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My parents grew up in the ‘90s, so I was exposed to ‘90s culture through them. We’ve all heard about the greats of ‘90s film: Clueless, 10 Things I Hate About You, My Girl. But because of my parents, I have a unique repertoire of ‘90s movies that I love that not everybody had the pleasure to experience. So, here are my five favorite underrated movies from the ‘90s.

Don’t Tell Mom the Babysitter’s Dead (1991)

This hilarious movie stars a young Christina Applegate, who plays Sue Ellen, a girl who’s just graduated high school and has no interest in going to college. When her mom goes on a summer vacation, Sue Ellen and her four siblings expect a summer of freedom, as they all expect Sue Ellen to be left in charge. Their mother, however, has other plans, hiring an elderly woman to watch over the house and the children. Simply put, this woman is horrible. She treats the house like military school, and Sue Ellen and her siblings accept that it’s going to be an awful summer. But, when the babysitter passes away, the gang sees a ray of hope. Afraid that their mother will just hire another babysitter, they omit that information during phone calls. Sue Ellen lies about her age and experience in order to get a job in the fashion industry to support her siblings once they run out of money. And — surprise! — there’s a love interest. This movie includes everything we love about ‘90s film with dark humor that I really appreciate.

Drop Dead Fred (1991)

Okay, this movie is objectively bad… but it’s also so, so good. The movie follows Lizzie, who finds herself in an unstable position in her life, with her mother being her usual abrasive self and her husband leaving her for another woman. These events lead to the reappearance of her childhood imaginary friend named Drop Dead Fred. My favorite scenes in the movie are the scenes in which we are taken back to Lizzie’s childhood antics with Drop Dead Fred. It’s honestly heartwarming how Fred helps Lizzie stand up to her mother. However, in the present-day, Fred causes intense chaos in Lizzie’s life, causing her mother to intervene and take Lizzie to a doctor. Eventually, though, Fred helps Lizzie gain some confidence, and the ending is super sweet.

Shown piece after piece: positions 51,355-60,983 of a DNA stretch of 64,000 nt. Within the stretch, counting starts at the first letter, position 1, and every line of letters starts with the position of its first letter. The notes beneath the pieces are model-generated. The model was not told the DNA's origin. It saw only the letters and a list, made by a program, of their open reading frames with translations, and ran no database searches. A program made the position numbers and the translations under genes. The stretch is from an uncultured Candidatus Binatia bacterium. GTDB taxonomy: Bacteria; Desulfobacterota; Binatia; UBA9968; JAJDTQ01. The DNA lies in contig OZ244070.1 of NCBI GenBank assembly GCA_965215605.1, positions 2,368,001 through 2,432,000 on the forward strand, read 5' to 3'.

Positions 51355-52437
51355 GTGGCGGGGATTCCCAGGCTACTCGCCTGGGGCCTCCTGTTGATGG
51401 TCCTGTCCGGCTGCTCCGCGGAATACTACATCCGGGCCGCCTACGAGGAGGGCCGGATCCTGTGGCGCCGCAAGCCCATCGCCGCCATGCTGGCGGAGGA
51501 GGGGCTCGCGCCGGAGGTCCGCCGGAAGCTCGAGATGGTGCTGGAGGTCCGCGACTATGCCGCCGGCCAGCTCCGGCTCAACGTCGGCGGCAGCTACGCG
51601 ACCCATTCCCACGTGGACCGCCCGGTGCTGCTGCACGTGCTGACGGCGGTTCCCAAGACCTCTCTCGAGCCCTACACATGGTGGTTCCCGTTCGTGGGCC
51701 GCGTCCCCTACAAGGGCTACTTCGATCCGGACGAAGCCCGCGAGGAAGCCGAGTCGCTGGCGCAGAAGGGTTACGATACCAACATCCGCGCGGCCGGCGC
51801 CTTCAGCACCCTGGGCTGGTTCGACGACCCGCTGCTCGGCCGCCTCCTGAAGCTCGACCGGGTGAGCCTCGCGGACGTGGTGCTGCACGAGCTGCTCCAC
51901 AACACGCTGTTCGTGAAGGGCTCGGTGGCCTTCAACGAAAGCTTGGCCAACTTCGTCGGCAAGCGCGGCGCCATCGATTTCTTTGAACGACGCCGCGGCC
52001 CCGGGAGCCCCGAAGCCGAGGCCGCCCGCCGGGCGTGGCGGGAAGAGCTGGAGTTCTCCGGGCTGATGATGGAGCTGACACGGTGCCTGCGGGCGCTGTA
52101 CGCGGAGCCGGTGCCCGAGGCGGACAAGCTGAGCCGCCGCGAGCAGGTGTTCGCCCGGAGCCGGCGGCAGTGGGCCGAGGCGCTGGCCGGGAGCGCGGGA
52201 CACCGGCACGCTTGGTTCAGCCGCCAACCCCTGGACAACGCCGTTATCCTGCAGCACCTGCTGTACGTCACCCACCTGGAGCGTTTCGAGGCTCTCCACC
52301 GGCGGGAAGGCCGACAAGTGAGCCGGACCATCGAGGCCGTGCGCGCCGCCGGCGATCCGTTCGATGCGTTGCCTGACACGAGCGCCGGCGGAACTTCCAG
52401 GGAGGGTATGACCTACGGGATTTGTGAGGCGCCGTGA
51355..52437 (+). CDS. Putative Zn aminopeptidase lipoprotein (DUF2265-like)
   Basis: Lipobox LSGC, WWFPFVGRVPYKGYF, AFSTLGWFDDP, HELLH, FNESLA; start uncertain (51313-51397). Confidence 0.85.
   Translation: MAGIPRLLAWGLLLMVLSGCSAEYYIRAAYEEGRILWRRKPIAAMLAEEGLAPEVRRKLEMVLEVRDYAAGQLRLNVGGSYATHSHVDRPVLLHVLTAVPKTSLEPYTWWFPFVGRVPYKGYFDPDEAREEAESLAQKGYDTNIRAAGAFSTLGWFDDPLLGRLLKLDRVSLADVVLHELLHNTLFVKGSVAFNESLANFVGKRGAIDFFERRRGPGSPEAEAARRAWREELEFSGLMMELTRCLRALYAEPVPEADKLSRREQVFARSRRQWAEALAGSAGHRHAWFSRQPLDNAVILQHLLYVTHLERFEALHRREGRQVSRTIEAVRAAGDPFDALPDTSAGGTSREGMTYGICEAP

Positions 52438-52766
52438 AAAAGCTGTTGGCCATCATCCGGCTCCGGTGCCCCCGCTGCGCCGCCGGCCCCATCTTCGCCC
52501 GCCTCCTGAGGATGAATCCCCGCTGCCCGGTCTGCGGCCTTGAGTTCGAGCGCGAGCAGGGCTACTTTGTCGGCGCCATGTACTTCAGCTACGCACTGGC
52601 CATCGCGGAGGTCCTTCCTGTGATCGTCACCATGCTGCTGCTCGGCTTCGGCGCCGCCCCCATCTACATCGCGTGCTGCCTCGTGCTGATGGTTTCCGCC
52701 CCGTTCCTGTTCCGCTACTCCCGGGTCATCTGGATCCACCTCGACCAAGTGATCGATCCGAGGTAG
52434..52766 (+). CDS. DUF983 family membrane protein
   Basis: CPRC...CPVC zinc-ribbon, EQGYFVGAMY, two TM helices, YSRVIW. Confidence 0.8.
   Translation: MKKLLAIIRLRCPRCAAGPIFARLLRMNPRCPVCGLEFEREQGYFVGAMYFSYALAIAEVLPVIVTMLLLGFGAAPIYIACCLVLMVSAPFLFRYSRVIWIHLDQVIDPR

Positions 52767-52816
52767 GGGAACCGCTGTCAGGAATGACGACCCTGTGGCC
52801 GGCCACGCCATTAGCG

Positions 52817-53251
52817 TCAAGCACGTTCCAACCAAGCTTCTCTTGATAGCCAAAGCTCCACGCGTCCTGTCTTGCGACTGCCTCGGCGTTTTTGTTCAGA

The Man in the Moon (1991)

In Reese Witherspoon’s debut film, she plays Dani, a 14-year-old girl growing up in 1950s Louisiana. Dani is a free spirit who listens to Elvis and plays in the neighbor’s creek alone, which her dad says she is too old to keep doing. Dani looks up to her older sister Maureen even though they are very different. When 17-year-old Court moves in next door, Dani finds herself competing with Maureen for his affection. Court knows Dani is too young for him, but Dani takes his rejection to heart, becoming jealous of older Maureen. This movie is a heartbreaking coming-of-age that proves why Reese Witherspoon is one of the greatest actresses of our generation.

Mermaids (1990)

This might be more reminiscent of ‘80s film culture, but it had to make the list because it is just insanely good. Charlotte Flax is a 15-year-old who is a devout Catholic because her mother’s eccentric nature is upsetting to Charlotte. Charlotte feels like she is more of a mother to her younger sister Kate than their actual mother is, and for this, she resents her mother. When the family moves to Oklahoma after yet another one of Rachel’s (the mother) relationships ends, Charlotte is met by a temptation she has never before experienced: a much-older Joe. Charlotte finds herself confronted with the idea that she might be more like her mother than she thought, or than she wanted to be. If you’re not sold by the description of the movie, I’ll just let you know that it stars Cher as Rachel, Winona Ryder as Charlotte and Christina Ricci as Kate.

Now and Then (1995)

This one has to be my favorite on the list. I’ve watched it so many times I’ve lost count. Another Christina Ricci special, this movie follows four best friends in 1970s Indiana as they are at the awkward age at which they still want to play pretend but also find themselves somewhat interested in romance. Their story starts in the present-day, where one of the girls, Chrissy, is having a baby and requests that the other three come back to Indiana to be there for her, referencing a promise they made when they were younger. All four of their stories are vastly different, but the way they come together both in their adolescence and in adulthood is truly heartwarming.

Hopefully, you find a new favorite in one of these ’90s films!

Karleigh Wallace

Chapel Hill '22

Karleigh Wallace is an aspiring writer who is a junior at UNC double majoring in English and history.
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